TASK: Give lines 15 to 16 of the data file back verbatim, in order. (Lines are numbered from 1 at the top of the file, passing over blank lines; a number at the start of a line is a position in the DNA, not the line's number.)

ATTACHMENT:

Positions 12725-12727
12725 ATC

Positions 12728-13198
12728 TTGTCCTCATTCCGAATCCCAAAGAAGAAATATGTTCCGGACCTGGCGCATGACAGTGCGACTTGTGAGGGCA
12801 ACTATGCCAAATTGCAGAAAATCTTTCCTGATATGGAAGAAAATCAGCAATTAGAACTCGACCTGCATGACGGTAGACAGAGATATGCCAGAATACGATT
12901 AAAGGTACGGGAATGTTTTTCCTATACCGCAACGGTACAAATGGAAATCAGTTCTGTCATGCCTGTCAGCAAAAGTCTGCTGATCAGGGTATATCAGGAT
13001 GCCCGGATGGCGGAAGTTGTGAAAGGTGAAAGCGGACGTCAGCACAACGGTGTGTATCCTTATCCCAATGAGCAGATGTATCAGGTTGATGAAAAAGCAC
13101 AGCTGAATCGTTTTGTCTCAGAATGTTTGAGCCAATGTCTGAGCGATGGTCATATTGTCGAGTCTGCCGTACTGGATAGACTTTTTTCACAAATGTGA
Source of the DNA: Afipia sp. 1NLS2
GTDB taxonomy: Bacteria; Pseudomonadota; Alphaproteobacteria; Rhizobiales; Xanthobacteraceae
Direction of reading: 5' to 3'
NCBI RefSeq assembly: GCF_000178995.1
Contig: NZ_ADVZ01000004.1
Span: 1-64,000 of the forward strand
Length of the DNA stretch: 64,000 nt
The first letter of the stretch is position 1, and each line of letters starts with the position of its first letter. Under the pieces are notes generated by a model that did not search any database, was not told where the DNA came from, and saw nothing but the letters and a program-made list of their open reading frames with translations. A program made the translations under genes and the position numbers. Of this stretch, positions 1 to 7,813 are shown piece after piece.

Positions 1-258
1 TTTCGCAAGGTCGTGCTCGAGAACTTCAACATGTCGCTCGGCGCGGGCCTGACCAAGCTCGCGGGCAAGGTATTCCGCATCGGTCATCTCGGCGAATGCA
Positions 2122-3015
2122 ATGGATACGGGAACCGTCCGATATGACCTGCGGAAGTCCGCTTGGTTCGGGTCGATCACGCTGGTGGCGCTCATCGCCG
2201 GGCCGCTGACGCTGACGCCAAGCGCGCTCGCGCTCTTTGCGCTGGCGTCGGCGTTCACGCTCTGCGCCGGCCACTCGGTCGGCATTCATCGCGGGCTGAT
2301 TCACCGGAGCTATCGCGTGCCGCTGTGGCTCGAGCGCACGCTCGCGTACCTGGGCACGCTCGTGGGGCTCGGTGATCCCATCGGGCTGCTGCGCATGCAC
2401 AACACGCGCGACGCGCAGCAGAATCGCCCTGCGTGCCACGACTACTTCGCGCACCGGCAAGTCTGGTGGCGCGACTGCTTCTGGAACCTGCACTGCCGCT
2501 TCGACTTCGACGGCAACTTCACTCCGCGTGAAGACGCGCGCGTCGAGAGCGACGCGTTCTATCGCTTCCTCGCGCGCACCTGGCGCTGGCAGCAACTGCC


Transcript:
Length of the DNA stretch: 64,000 nt
The first letter of the stretch is position 1, and each line of letters starts with the position of its first letter. Under the pieces are notes generated by a model that did not search any database, was not told where the DNA came from, and saw nothing but the letters and a program-made list of their open reading frames with translations. A program made the translations under genes and the position numbers. Of this stretch, positions 1 to 7,813 are shown piece after piece.